SeaWorld Whale Kills Trainer During Show : The Two-Way A SeaWorld trainer was killed during a show to the popular park in Orlando, Fla. on Wednesday.

SeaWorld Whale Kills Trainer During Show

A SeaWorld Orlando trainer and Florida school children interact with a killer whale in this March 2006 file photo. Chris Gotshall/AP Photo hide caption

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Chris Gotshall/AP Photo

Update at 6:25 pm ET -- The same killer whale responsible for the death of a SeaWorld Orlando trainer Wednesday was implicated in the death of a trainer in 1991 at SeaLand in British Columbia, Canada.

It is the third death associated with Tilikum. In 1999 the body of a man who stayed at SeaWorld after closing time was found in the killer whale's tank. His death was blamed on hypothermia but he had bruises and scratches on his body.

Update at 6:17 pm ET -- The trainer fatally wounded by a Sea World Orlando killer whale was identified as 40-year-old Dawn Brancheau. She was profiled by the Orlando Sentinel in 2006.

The profile says trip to SeaWorld when she was 9 is what decided her on her career to work with marine mammals. She spent 18 years at the marine park and the past 14 years working with killer whales.

Meanwhile, SeaWorld in San Diego has suspended its killer whale show following the Orlando incident.

Update at 5:23 pm ET -- PETA, the animal-rights group, has a statement after a SeaWorld Orlando orca killed a trainer.

The death of the SeaWorld trainer following the attack by Telly the whale is a tragedy that didn't have to happen. For years, PETA has been calling on SeaWorld to stop confining oceangoing mammals to an area that to them is like the size of a bathtub, and we have also been asking the park to stop forcing the animals to perform silly tricks over and over again. It's not surprising when these huge, smart animals lash out. This is not the first incident in which a trainer has been harmed by an animal who has been deprived of any semblance of life. It's time for SeaWorld to heed PETA's advice and let marine mammals live in peace with their families in the world's oceans. Switching to giant robotics would be a win-win situation that could have saved a woman's life today.

Update at 4:57 pm ET -- The whale involved in Wednesday's incident in which a trainer was killed at SeaWorld Orlando has been identified as Tilikum.

The dead trainer hasn't been named but was said by SeaWorld and law enforcement officials to be a 40-year old woman and a senior trainer.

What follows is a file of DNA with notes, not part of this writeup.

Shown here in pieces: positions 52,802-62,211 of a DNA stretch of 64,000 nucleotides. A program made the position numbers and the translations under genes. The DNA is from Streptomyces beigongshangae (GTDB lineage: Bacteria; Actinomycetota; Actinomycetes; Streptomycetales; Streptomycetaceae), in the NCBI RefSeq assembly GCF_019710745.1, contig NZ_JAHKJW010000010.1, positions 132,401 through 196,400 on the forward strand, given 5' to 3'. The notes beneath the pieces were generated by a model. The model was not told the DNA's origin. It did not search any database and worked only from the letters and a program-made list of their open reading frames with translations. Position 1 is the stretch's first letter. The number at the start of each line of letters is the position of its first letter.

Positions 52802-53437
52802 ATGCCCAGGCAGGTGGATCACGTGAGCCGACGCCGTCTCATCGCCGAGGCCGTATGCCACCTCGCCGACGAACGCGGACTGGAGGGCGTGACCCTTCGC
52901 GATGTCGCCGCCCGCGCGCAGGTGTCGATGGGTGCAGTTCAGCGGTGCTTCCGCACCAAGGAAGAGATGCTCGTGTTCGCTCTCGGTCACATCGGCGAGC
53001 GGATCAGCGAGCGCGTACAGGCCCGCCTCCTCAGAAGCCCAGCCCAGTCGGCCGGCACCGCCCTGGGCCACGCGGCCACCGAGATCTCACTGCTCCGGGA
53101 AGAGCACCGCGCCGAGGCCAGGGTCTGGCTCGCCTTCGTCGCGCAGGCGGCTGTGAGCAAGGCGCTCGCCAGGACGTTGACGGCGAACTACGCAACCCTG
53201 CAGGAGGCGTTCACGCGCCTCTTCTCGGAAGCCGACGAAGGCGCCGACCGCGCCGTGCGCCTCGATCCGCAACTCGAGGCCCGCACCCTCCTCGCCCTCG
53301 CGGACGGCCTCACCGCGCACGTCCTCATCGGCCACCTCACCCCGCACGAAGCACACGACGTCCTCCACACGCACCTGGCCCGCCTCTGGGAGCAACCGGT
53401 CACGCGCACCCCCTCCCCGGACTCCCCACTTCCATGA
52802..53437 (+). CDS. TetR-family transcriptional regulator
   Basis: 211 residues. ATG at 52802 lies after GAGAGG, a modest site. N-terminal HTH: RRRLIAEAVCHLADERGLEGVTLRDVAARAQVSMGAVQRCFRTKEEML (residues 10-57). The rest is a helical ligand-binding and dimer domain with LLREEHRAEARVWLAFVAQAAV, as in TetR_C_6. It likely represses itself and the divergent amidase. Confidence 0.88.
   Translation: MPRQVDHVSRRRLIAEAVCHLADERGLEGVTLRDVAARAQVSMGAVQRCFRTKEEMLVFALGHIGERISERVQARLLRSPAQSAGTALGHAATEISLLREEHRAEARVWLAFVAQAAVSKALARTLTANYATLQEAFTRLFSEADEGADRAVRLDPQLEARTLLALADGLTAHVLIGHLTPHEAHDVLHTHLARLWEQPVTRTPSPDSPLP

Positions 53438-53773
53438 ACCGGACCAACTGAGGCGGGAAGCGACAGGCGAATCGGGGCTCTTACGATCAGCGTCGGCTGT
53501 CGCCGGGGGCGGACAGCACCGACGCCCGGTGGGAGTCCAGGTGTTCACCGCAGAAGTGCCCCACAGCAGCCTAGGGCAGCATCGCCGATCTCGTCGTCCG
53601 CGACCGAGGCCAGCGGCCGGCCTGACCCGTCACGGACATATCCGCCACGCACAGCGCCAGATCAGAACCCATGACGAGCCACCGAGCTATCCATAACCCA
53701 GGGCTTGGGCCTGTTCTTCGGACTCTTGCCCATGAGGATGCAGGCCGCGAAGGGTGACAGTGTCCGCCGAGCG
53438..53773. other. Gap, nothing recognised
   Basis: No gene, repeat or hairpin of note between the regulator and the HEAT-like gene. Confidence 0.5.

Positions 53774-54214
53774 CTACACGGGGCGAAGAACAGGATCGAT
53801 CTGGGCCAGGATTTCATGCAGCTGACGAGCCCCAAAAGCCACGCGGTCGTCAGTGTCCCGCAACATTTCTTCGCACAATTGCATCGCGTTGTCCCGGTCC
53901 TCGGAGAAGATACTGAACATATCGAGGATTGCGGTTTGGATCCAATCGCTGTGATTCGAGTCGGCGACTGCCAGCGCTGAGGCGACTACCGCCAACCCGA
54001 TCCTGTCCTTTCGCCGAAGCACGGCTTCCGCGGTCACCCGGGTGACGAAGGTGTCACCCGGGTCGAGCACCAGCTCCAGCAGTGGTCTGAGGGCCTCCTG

In a press conference, officials said the trainer slipped into the water.

But a marine park guest who witnessed the incident said in an interview played on CNN that it occurred before a show. The original post said the incident took place during the show. That apparently was wrong information.

She described the whale swimming quickly up from lower down in the tank, grabbing the trainer by the waist and violently shaking her. The trainer's shoe came off in the tank, the witness said.

She also described a sirens sounding and SeaWorld employees seemingly running from every direction to the killer whale tank. She said guests were told they had to leave the area immediately.

Tilikum was involved in a 1999 incident in which a dead 27-year old man was found on top of the whale. The dead man was scratched and bruised according to an Associated Press story though it was ruled he died from hypothermia after sneaking past park security and staying in the park past closing.

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By Frank James

A SeaWorld trainer was killed during a show at the popular park in Orlando, Fla. on Wednesday.

It's being reported that the trainer had finished explaining to the audience what they were about to see when the whale swam up out of the water, grabbed her and whipped her around in the way the whales normally use to kill prey, like seals.

Captive killer whales have been known to attack and kill their trainers.

The Orlando Sentinel reports the following:

Park guest Victoria Biniak told Local 6 that the trainer was a veteran of SeaWorld and had just finished explaining to the audience the show they were about to see.

At that point, Biniak said, the whale came up from the water and grabbed the woman.

"He was thrashing her around pretty good. It was violent,'" Biniak told Local 6.

The whale "took off really fast in the tank, and then he came back, shot up in the air, grabbed the trainer by the waist and started thrashing around, and one of her shoes flew off."

She said sirens went off and everyone was forced to leave the stadium.

Guests were evacuated from the area. The park is not shut down.

The U.S. Humane Society has opposed the use of killer whales at sea parks, arguing that such venues don't fill the animals' needs the way nature would.

An excerpt from a USHS document produced after a previous SeaWorld attack:

Ky, like every captive wild animal in the world, whether a circus elephant or a white tiger in Las Vegas, has complex physical and behavioral needs, which can never be fully satisfied in captivity. Breeding is just one of many such needs among killer whales, commonly known as orcas. They also require lots of open water and the life-long companionship of their own family members.

That's one reason why The HSUS is constantly encouraging summer vacationers to avoid marine parks: Visitors only help perpetuate this grim illusion--that orcas and dolphins are perfectly content performing in tanks that can never recreate their natural environment.

"To say that Ky's actions were motivated by his teenage hormones is a bit like saying a lion's hunting instincts are motivated by his appetite," says Naomi Rose, The HSUS's marine mammal scientist. "Well, yeah, maybe that's right. But that's not the point. The point is humans cannot predict, let alone control, these natural behaviors. The danger in thinking we can control these animals is injury, maybe even death."